Tell me a story | Nature Reviews Psychology

A unique feature of the Nature Reviews journals is the extensive feedback that editors provide to authors, in particular on an article’s narrative.

Great Reviews go beyond mere description of published work to offer a synthesis: they pull together individual research findings to extract broader insights, draw out key points of convergence or highlight key gaps for future research. Reviews also have the greatest impact when they are easy to read and accessible. Ideally, readers with a general psychology background – including at the undergraduate level – should be able to read any Review in our journal and walk away with a clear understanding of a field, even if they would not be able to explain specific technical details. To that end, each point in the paper must logically follow from the one before, so that the scaffolding to understand complex ideas gradually builds as the paper unfolds. In other words, a great Review tells a story, and walks readers through that story from start to finish.

“A great Review tells a story, and walks readers through that story from start to finish”

We provide authors with feedback throughout the writing process to aid in crafting the story of their Review. A clear and logical structure is key to good storytelling, which is why the first step for our authors is to submit a synopsis. The synopsis is basically an extended outline of the paper: the major headings and subheadings, with a few sentences for each section that outline the key points to be covered and an estimated word count.

As part of the synopsis, we also ask authors to provide a short paragraph that sets out the rationale for the Review. Most of our articles are invited, so the aim here is not to convince us to publish a paper on this topic. Rather, this paragraph helps us to understand the authors’ motivation for studying the topic, the angle they think is important and the key message they want to emphasize.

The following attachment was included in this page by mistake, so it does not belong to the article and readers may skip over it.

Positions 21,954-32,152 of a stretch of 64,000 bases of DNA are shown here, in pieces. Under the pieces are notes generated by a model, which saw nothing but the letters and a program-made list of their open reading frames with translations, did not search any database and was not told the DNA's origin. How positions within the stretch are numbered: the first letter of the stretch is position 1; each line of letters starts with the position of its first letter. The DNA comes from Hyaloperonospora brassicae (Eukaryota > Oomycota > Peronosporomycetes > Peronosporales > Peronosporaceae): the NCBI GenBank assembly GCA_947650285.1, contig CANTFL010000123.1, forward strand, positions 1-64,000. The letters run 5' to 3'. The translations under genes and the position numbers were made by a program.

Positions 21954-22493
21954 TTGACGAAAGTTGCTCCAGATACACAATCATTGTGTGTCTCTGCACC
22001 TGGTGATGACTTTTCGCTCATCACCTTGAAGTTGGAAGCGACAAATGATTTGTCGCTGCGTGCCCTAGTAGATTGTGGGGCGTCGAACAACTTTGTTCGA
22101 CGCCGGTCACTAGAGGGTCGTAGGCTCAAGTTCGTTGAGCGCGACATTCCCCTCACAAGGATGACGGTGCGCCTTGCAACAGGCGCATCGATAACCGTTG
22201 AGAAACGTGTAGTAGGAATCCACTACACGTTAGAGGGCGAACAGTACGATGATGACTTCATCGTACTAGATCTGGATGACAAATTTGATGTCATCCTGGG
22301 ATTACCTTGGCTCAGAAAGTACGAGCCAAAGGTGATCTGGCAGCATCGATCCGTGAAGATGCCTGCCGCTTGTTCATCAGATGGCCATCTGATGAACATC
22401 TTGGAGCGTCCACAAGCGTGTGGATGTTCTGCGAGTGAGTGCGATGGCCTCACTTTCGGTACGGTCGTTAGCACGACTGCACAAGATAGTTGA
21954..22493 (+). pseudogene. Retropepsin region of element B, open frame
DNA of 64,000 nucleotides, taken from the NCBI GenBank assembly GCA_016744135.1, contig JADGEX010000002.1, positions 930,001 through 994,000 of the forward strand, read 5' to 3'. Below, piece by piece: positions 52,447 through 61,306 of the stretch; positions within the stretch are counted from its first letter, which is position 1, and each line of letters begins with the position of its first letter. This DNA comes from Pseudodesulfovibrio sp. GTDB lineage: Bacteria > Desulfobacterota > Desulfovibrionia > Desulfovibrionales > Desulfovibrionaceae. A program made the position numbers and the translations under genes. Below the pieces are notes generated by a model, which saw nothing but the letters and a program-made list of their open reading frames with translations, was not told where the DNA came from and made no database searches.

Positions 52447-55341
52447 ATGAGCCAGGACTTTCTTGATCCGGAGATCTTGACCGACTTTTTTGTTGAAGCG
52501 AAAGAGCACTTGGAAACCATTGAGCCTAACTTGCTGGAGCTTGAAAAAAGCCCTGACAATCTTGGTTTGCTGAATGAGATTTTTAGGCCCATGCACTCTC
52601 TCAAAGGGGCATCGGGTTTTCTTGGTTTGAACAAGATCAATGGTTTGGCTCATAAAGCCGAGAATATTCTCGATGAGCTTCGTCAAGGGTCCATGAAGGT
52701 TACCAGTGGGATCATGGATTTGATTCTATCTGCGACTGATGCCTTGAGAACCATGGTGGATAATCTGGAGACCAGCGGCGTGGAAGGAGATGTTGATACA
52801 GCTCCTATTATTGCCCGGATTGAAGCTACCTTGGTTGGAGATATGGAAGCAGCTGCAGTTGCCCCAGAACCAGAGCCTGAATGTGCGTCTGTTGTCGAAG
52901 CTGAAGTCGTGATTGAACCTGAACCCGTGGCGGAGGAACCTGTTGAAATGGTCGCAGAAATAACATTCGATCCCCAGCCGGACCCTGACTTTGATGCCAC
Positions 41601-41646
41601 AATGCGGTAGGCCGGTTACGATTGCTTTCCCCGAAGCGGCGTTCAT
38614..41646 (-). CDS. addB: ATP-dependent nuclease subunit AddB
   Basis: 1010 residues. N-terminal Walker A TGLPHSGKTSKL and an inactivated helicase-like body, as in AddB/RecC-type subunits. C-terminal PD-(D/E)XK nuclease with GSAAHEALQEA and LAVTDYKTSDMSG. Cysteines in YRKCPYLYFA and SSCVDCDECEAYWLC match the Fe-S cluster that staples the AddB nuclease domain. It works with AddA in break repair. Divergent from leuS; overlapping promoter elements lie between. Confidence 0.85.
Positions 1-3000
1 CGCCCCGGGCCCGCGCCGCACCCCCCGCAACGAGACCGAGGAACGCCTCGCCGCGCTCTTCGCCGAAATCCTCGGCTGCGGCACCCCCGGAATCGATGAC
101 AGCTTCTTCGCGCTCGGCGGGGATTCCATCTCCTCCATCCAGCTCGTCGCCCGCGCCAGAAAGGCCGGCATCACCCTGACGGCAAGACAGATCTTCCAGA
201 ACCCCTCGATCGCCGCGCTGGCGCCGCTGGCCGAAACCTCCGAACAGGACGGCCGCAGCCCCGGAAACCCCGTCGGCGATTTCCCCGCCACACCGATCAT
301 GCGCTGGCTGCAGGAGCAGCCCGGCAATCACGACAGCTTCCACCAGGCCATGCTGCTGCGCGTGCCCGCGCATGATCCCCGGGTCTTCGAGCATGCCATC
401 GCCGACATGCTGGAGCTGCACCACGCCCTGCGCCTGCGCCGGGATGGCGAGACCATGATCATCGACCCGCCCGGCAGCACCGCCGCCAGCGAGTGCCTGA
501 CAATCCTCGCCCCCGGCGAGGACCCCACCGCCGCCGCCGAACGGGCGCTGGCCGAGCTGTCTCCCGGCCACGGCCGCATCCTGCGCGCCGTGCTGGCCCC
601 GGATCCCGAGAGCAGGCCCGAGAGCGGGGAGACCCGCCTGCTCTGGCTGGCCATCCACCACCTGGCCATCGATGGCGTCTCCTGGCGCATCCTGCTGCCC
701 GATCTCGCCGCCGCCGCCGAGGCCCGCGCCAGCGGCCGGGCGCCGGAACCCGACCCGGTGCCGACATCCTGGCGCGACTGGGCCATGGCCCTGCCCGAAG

Using this paragraph as a guide, we ask ourselves whether the proposed outline captures that message. For instance, if the aim is to compare two concepts in a literature, the organization should emphasize that comparison and make it easy for the reader to extract key similarities and differences. If the main message is that the field needs to do ‘X’ to make progress in understanding ‘Y’, the reader needs to be able to clearly follow the logic of the argument: what is known from the existing literature on Y, and how does X extend that knowledge?

With our feedback in hand, authors proceed to write the full manuscript. However, our focus on narrative continues throughout all stages of the editorial process. For example, our edits to a full draft (both before and after peer review) ensure that the introduction motivates the piece, explains why it is important and timely, and sets up the narrative of the rest of the paper so the reader knows what to expect. Even though we carefully considered the paper’s structure and logical flow at the synopsis stage, sometimes it becomes obvious with the full draft that changes would help to convey the message more clearly. For example, if section 2 refers extensively to section 5, perhaps the sections should be adjacent to reduce redundancy and prevent the reader from needing to flip back and forth across the paper.

We also check the narrative in the full draft at the level of individual paragraphs (and, in our last round of edits, at the sentence level). Each paragraph should be explicitly tied back to the main message of the section. Readers should never wonder why they are reading a given paragraph – it should be obvious based on what came before. The story should unfold section by section, paragraph by paragraph, sentence by sentence.

A good narrative is also focused, so that the important themes come through and readers are not distracted or overwhelmed. If interesting but ultimately tangential information disrupts the flow of the narrative, we might suggest removing it (or moving it to a Box). On the flip side, we often ask authors to add material to bridge between main ideas.

Importantly, a great narrative should never come at the expense of scientific accuracy. A Review should draw out a story based on the realities of a given literature – warts and all. Reviews identify what is known, but equally important, also what is unknown and needs to be addressed in future research because the existing literature is inconsistent, methodologically flawed or simply too sparse to draw meaningful, definitive conclusions.

A skeptic might question the depth of our involvement. After all, the authors are the experts on the topic. Our feedback does not undermine that expertise; we do not make suggestions about whether the description of the literature is accurate or how the results of a particular study should be interpreted. We leave those aspects to the expertise of the peer reviewers. Instead, our feedback focuses on the article’s narrative: our aim is to ensure that authors present scientific material to expert and general readers alike in the most convincing and compelling way.

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Tell me a story.
Nat Rev Psychol 1, 185 (2022).

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